Give me books, fruit, french wine and fine weather and a little music out of doors. --John Keats

Thursday, March 18, 2010

"The Republic of Trees" by Sam Taylor

I finally found myself ready to read this one. I don't know why I avoided it for so long--probably because I had such high expectations of it, after how much I enjoyed Taylor's The Amnesiac, and I feared disappointment.

I'm so glad to say I was not disappointed. Now, I must expand upon that statement, because there's more to it than my pleasure at avoiding disappointment. I didn't like this one as much as I liked The Amnesiac, and I would hesitate to recommend this book to just anyone. I would probably have someone try one of Taylor's other books first before I would mention this one to them. It's definitely powerful, and not for everyone. It was interesting to note the same theme of amnesia in both books, although the treatment differs between the two. In Republic, the amnesia seems like more of a literary device used because it is convenient for the plot; in Amnesiac the amnesia has more of a central purpose. I wonder what's behind Taylor's fascination with the subject?

In a nutshell, this book is about two brothers (Michael, the younger, and Louis) and a neighboring brother and sister (Alex and Isobel) who decide to throw off the bonds of civilization and create their own republic in the forest near their town. It begins in an idyllic manner, with each member of the republic spending his or her time in doing as they please, which seems to work well until the arrival of Joy (about whom I'm still wondering if she may have been a figment of Michael's imagination, or a metaphor for something I haven't quite figured out yet). Louis has always admired the works of Rousseau, namely The Social Contract; after Joy's arrival, the group of five become more serious about the politics of their republic, using Rousseau's book as their bible. The third part of the novel is pretty much just horrifying, as their republic crumbles on the weak foundation of Michael's madness and Joy's calm but steadfast goading.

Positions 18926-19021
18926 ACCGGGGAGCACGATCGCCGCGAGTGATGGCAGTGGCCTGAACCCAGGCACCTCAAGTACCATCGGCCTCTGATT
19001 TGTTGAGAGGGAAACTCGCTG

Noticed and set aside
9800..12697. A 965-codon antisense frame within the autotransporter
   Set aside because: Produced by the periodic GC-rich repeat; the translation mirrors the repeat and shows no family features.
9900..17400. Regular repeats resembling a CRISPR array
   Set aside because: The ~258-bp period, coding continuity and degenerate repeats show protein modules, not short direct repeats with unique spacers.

I'm sure I'm not the first person to have had this idea, but I can't help but compare this book to Lord of the Flies, with their many similar elements. Of course it's been years since I've read LOTF, so I'm a little foggy on the details, but I don't recall any girls in that one, so Taylor's book introduces a new element of sexual tension.

I was left with many questions. First, I wonder what caused Michael's significant break from reality? His insanity seems to begin in earnest between parts one and two of the book, after he confesses his love to Isobel and before he awakens from his odd dreams during which Joy appears. The other members of the Republic decide MIchael must have hit his head, perhaps in a fall from a tree, which knocked him unconcsious for an indeterminate amount of time. Of course, Michael had always had an odd separation from reality, seen in his frequent and deep daydreams; but what is it that tipped him over the edge? It seems like a head injury is too shallow an explanation, but that's the only one I come up with. Later his blackouts might be attributed to alcohol, but even this seems inadequate.